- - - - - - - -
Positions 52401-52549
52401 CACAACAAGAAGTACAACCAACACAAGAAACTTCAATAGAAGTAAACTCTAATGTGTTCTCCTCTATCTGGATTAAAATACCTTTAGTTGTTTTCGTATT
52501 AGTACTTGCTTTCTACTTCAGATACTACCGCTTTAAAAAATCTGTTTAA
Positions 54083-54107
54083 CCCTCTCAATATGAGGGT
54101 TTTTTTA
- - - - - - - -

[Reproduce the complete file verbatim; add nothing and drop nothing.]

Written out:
Positions 52401-52549
52401 CACAACAAGAAGTACAACCAACACAAGAAACTTCAATAGAAGTAAACTCTAATGTGTTCTCCTCTATCTGGATTAAAATACCTTTAGTTGTTTTCGTATT
52501 AGTACTTGCTTTCTACTTCAGATACTACCGCTTTAAAAAATCTGTTTAA
Positions 54083-54107
54083 CCCTCTCAATATGAGGGT
54101 TTTTTTA